NewsPublic Affairs / December 9, 2016

EPA Finds High Lead Levels In Some East Chicago Homes' Tap Water

The city is already grappling with lead in the soil around homes inside its EPA Superfund, but the EPA says that isn't the source of the lead in the tap water. East Chicago, water, lead, lead contamination2016-12-09T00:00:00-05:00
Article origination IPBS-RJC
EPA Finds High Lead Levels In Some East Chicago Homes' Tap Water

The Environmental Protection Agency has found unsafe levels of lead in the drinking water of some homes in East Chicago, Indiana.

IPBS-RJC

The Environmental Protection Agency has found unsafe levels of lead in the drinking water of some homes in East Chicago, Indiana.

The city is already grappling with high levels of lead and arsenic found in the soil around homes inside its EPA toxic waste clean-up site, or Superfund.

That contamination came from a former smelting plant in the area. But an EPA spokesman says it’s “not possible for lead from contaminated soil to get into your tap water.”

Instead, he says the lead in the water likely came from city service lines or plumbing. It was found in 18 homes out of 43 inside the Superfund, tested this fall as part of an EPA pilot program.

The spokesman says there are no plans to expand that program, but that the state and city are “taking action to reduce lead levels in the drinking water system.”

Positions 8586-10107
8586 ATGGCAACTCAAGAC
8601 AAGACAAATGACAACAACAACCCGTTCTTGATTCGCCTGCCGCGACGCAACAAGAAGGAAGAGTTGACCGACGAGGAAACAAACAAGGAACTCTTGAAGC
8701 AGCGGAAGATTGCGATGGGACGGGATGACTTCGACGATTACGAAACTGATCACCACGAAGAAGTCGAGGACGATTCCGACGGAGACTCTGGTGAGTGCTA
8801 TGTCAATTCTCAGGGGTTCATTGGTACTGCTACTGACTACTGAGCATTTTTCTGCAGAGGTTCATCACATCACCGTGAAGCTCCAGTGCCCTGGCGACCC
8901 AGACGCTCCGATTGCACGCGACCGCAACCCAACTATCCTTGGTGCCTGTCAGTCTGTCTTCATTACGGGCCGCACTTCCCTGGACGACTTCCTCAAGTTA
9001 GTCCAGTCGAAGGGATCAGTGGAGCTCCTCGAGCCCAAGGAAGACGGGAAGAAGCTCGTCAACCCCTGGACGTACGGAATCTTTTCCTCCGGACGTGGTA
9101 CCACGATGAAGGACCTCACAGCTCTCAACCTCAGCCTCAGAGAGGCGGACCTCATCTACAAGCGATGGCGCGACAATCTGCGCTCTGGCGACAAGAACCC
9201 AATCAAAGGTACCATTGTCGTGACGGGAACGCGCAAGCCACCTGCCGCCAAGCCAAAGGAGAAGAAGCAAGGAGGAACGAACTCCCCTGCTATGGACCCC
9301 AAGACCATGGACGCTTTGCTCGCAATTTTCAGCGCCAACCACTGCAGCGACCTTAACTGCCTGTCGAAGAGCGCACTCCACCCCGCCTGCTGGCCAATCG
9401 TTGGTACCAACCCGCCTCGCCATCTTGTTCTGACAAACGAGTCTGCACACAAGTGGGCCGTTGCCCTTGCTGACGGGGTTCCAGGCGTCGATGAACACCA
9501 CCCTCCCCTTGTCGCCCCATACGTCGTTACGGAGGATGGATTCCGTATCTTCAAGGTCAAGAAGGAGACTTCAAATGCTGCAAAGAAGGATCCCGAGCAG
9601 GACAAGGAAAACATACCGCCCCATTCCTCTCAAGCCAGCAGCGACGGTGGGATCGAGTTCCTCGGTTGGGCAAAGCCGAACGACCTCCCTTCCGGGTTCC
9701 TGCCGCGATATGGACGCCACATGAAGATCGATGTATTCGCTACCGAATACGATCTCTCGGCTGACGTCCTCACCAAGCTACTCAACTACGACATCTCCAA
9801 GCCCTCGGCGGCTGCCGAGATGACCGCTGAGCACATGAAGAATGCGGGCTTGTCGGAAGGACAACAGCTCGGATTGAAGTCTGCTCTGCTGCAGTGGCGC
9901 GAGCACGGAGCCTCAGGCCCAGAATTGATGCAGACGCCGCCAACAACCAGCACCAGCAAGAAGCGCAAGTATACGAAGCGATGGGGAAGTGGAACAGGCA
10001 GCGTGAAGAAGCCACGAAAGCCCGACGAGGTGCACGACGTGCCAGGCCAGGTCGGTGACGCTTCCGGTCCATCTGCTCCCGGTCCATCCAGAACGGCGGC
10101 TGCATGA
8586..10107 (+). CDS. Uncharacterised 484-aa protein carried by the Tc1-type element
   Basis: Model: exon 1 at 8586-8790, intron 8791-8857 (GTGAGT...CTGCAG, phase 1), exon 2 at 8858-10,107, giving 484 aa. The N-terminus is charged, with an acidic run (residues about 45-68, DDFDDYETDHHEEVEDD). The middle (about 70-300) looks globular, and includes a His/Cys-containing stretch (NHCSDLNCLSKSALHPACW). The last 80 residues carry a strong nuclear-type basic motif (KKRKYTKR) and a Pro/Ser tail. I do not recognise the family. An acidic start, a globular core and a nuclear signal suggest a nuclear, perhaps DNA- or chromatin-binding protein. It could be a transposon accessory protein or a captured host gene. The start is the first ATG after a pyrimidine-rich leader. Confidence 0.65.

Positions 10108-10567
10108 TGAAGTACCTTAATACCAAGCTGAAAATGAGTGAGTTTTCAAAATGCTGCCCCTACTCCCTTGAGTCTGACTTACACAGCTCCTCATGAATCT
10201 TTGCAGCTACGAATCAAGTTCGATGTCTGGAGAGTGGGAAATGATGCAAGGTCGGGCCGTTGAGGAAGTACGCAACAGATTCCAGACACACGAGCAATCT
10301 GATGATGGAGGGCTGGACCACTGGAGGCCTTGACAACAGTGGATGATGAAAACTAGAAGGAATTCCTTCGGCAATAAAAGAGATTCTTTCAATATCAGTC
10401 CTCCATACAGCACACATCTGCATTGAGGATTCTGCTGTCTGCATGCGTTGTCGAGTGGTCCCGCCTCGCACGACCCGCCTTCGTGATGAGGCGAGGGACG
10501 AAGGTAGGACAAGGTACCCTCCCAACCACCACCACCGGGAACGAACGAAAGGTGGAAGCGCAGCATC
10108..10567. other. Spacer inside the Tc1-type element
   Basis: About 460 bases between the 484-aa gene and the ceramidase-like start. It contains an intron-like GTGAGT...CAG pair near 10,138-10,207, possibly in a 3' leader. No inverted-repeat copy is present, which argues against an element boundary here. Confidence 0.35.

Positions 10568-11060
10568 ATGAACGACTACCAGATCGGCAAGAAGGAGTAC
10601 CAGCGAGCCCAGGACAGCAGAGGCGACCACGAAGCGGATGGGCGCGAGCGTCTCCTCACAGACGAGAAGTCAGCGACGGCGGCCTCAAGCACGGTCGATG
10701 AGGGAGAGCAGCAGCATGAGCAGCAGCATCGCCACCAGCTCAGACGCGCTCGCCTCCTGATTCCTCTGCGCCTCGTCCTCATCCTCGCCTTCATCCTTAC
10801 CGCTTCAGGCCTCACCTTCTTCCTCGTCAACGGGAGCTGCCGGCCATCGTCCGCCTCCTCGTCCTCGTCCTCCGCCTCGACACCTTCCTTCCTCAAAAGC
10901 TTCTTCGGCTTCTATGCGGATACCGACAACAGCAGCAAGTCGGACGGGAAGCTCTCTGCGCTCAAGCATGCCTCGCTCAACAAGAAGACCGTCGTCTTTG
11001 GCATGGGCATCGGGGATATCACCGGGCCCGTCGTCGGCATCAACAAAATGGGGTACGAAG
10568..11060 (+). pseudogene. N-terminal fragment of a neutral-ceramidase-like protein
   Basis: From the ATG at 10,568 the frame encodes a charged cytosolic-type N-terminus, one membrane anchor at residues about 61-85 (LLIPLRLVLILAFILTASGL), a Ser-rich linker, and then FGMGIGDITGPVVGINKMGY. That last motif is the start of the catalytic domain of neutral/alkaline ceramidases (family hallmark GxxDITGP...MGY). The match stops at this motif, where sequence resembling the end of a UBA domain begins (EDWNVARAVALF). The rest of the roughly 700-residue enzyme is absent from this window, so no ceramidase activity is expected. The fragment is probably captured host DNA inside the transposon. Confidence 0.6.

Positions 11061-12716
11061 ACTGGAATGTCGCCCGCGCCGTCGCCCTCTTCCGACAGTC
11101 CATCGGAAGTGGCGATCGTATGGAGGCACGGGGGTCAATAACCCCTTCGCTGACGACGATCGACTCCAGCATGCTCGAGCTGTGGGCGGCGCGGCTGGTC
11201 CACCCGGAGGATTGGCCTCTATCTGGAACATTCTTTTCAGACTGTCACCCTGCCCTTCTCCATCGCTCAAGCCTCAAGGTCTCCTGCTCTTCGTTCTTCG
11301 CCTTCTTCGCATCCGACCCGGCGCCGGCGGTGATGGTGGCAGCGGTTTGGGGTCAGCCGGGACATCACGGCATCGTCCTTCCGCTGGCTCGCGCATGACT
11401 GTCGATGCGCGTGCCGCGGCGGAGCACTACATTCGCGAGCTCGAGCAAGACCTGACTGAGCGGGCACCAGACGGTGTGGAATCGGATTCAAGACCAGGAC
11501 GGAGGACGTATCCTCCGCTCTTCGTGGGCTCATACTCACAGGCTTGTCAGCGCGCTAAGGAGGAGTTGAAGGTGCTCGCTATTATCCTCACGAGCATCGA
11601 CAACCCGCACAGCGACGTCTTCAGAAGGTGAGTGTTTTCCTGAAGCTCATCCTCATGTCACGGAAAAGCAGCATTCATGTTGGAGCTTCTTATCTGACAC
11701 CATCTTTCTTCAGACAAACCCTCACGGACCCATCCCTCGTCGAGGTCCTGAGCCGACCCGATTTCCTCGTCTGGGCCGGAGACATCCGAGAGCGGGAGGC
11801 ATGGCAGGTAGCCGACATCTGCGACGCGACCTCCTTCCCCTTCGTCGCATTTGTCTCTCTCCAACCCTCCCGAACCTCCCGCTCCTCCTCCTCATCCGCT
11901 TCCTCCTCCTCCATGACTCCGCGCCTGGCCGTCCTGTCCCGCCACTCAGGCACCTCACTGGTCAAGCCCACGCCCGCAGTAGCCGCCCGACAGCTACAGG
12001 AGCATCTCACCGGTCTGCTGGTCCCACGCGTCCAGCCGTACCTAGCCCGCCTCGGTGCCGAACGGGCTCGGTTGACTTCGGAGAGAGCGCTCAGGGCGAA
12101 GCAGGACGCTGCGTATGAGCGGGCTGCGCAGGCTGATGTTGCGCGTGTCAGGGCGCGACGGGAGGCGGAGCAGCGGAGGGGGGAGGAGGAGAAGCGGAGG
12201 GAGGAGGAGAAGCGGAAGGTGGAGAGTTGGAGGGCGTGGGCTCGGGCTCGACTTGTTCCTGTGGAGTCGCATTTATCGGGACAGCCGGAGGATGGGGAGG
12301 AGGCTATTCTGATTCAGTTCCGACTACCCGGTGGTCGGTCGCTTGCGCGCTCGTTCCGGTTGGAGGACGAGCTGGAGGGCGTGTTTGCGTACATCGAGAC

MORE: Residents who want water testing get information here

The EPA is already cleaning up soil in resident Maritz Lopez’s neighborhood. She is worried, regardless of where the lead in the drinking water came from.

“It’s hurtful. I mean, it’s our home, our memories are there, but it’s like, you don’t feel that warmth anymore,” she says. “You feel like you’ve been abused.”

In a letter posted on a city Facebook page, East Chicago Mayor Anthony Copeland criticized the EPA’s testing methodology, but says he’s asking for residents to receive water filters and for funding to upgrade city infrastructure.

Nick Janzen contributed reporting to this story.

READ MORE: For more information on East Chicago’s lead crisis, go to lakeshorepublicmedia.org

 

 

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